This is my contribution to the What a Character blogathon. Please do visit and look at the other contributions.
Zeffie Tilbury appeared in more than 70 films, came from a famous theatrical family and had a long stage career before making her film debut at the age of 54. So I’ve been surprised to see how hard it is to find much information about this grand old lady of film and theatre. Admittedly, many of her movie parts were small and uncredited – but she also played a number of major roles.
The first time I really noticed her was in Desire (1936), directed by Frank Borzage and starring Marlene Dietrich and Gary Cooper. Tilbury, who was then in her 70s, plays an elderly conwoman going under the name Aunt Olga, and urging on Dietrich’s character to press ahead with her efforts to con Cooper. She makes a memorable entrance, heading for the booze and admitting in her aristocratic English voice that she is just out of jail. There aren’t many actors who can hold their own with Dietrich on camera, let alone steal a scene, but I’d say Tilbury manages to do it on this occasion.
That’s just one of my favourite roles by Zeffie Tilbury. Another is in the Dickens adaptation Mystery of Edwin Drood (1935), where she plays the terrifying Cockney opium woman opposite Claude Rains. But perhaps she is best known for her roles as Grandma in two John Ford movies, The Grapes of Wrath and Tobacco Road. She also starred in the Our Gang comedy Second Childhood , and appeared with everyone from Rudolph Valentino to Laurel and Hardy, Joan Crawford and William Powell. Even if her roles were often just listed as “old woman”, she always gave the same quality and professionalism. According to the imdb, she was almost blind in her later career, during the 1930s, but managed to hide this from the movie-going public.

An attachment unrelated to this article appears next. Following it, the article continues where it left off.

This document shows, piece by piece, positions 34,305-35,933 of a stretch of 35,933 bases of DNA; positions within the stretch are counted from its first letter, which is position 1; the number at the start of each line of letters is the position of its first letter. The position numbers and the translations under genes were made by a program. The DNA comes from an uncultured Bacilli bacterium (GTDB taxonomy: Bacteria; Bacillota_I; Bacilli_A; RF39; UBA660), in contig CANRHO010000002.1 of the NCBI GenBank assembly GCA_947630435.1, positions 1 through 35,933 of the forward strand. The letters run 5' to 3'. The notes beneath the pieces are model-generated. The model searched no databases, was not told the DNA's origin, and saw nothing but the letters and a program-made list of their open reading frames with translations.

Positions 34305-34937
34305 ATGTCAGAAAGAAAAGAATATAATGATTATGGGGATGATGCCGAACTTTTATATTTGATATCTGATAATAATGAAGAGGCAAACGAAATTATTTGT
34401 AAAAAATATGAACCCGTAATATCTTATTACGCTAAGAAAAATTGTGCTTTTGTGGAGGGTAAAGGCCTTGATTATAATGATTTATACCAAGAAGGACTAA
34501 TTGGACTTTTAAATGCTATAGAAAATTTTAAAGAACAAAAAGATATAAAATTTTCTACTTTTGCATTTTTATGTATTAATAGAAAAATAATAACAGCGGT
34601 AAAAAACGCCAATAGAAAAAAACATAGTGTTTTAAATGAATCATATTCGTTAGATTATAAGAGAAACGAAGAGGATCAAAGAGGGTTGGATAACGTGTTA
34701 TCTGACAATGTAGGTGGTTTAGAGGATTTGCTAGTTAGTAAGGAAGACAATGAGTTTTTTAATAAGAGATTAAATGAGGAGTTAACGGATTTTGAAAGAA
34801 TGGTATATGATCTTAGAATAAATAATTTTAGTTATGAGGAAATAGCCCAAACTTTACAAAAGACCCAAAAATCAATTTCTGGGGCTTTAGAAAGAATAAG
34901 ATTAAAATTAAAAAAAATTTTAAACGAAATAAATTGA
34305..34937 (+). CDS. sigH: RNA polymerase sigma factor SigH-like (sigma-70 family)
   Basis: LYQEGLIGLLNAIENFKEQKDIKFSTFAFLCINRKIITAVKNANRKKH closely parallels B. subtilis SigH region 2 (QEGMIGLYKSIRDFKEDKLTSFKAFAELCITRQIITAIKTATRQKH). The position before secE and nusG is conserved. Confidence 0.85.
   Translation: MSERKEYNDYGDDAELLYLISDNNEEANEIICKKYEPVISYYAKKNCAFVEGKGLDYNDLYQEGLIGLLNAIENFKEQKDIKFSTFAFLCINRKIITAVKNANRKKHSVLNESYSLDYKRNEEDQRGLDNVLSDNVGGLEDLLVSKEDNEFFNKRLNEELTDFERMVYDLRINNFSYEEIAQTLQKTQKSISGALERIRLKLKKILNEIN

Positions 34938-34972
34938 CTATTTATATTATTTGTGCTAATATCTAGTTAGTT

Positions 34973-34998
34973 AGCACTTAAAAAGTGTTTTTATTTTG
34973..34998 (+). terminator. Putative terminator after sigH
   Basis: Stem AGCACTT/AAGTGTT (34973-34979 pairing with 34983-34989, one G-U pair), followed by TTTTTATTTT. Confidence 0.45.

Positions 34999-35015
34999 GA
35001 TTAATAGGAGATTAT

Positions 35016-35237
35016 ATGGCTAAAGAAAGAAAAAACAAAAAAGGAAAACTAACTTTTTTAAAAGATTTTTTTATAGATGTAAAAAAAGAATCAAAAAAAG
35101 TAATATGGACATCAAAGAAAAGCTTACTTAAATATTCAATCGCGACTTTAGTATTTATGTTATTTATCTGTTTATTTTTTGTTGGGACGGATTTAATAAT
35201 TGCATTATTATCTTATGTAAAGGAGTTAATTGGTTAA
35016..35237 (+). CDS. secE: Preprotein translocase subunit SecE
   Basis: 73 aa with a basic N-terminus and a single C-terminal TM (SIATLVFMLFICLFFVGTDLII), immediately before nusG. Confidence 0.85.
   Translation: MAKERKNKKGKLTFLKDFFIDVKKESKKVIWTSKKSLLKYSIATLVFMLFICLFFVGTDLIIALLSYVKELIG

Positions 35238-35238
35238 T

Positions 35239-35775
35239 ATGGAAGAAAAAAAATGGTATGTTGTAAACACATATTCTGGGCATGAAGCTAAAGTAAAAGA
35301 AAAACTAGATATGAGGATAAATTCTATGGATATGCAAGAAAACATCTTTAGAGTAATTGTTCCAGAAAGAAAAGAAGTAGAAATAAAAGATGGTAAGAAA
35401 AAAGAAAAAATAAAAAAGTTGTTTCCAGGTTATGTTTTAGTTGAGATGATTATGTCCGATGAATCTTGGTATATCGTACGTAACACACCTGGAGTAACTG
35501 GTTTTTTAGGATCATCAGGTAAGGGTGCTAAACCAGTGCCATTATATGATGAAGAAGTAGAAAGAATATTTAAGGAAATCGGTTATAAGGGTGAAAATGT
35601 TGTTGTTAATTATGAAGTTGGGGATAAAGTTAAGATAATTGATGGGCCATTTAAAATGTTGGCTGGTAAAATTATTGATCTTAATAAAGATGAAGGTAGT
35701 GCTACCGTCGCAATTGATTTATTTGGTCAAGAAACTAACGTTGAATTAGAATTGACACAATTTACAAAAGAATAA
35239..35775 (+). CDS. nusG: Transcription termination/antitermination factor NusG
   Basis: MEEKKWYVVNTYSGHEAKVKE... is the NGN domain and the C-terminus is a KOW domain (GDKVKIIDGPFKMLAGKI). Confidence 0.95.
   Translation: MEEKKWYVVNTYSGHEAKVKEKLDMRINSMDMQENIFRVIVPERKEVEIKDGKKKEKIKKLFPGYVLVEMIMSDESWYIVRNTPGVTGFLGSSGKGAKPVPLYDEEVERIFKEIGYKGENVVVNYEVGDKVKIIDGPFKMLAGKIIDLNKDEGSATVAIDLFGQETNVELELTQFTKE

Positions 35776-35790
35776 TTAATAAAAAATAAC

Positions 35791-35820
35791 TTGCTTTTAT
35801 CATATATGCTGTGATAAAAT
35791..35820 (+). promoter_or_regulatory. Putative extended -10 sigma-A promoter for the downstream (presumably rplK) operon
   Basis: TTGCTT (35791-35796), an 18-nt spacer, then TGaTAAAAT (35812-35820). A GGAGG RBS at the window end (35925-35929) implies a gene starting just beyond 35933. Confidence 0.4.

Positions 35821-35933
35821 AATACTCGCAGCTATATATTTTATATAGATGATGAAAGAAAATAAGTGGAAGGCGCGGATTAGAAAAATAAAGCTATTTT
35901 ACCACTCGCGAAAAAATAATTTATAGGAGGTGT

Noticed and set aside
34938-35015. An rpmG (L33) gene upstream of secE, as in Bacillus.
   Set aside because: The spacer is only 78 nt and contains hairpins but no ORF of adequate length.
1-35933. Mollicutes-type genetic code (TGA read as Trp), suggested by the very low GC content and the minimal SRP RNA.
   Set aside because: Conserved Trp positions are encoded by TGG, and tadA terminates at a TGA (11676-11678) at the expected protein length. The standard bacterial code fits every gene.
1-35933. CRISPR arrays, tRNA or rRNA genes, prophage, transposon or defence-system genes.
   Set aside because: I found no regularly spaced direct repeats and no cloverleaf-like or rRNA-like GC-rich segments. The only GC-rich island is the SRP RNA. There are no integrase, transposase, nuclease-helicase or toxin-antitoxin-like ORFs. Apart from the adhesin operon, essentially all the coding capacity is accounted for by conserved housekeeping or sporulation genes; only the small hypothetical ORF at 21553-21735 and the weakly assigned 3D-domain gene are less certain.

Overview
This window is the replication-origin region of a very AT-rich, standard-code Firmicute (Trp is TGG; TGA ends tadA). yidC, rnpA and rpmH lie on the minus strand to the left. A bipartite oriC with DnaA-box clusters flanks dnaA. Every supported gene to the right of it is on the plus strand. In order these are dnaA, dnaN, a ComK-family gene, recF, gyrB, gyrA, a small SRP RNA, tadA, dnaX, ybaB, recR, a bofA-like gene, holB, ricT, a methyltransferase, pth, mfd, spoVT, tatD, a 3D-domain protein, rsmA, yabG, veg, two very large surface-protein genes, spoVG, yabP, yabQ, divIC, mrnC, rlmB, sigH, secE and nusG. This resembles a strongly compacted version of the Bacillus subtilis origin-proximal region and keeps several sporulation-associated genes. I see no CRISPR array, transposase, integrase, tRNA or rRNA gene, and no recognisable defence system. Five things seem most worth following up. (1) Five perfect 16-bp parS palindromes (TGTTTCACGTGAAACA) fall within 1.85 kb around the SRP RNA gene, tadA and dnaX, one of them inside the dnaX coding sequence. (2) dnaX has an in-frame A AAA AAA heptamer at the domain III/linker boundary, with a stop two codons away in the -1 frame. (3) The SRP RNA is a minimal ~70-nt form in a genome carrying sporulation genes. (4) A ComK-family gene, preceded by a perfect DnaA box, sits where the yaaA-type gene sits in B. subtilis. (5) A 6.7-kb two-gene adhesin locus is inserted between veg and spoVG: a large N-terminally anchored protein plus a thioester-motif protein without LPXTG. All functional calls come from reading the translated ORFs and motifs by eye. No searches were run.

Zeffie was the daughter of one of the legends of the British variety stage, burlesque actress Lydia Thompson, and her own full name was Zeffie Agnes Lydia Tilbury. She was born in 1863, and her father, riding master John Tilbury, died the following year in a riding accident. Zeffie was married twice, both times to fellow-theatrical professionals, and spent many years on the stage in both the UK and the US. Her first husband was Arthur Lewis, whom she married in June 1887, and while researching this piece I found a review from the Lewiston Evening Journal from 1894 of The Crust of Society, a play where Zeffie appeared with both her husband and her mother. She emigrated to the US permanently in 1903, according to a family history article by a descendant of her family, John Tilbury, and appeared in her first film in 1917. There doesn’t seem to be any record of how her marriage to Arthur Lewis ended, but I’ve found a record of her second marriage, to L.E. ‘Bud’ Woodthorpe, in Toledo, from the Evening News of San Jose, California, on January 22, 1904:
Woodthorpe might have been a fellow Brit, despite the name ‘Bud’ sounding American to English ears, since I’ve found records of him on the London stage in the 1890s. He died in 1915 and she was on her own after that. (Confusingly, John Tilbury’s article says she married Woodthorpe first, but people commenting said Lewis was her first husband and that’s also the order given at the imdb.)
Anyway, I would be very interested to learn more about Zeffie – and I will be watching out for her whenever I see a film where she is in the cast, whether her character is an unnamed “old woman” or a named part. She certainly was a character.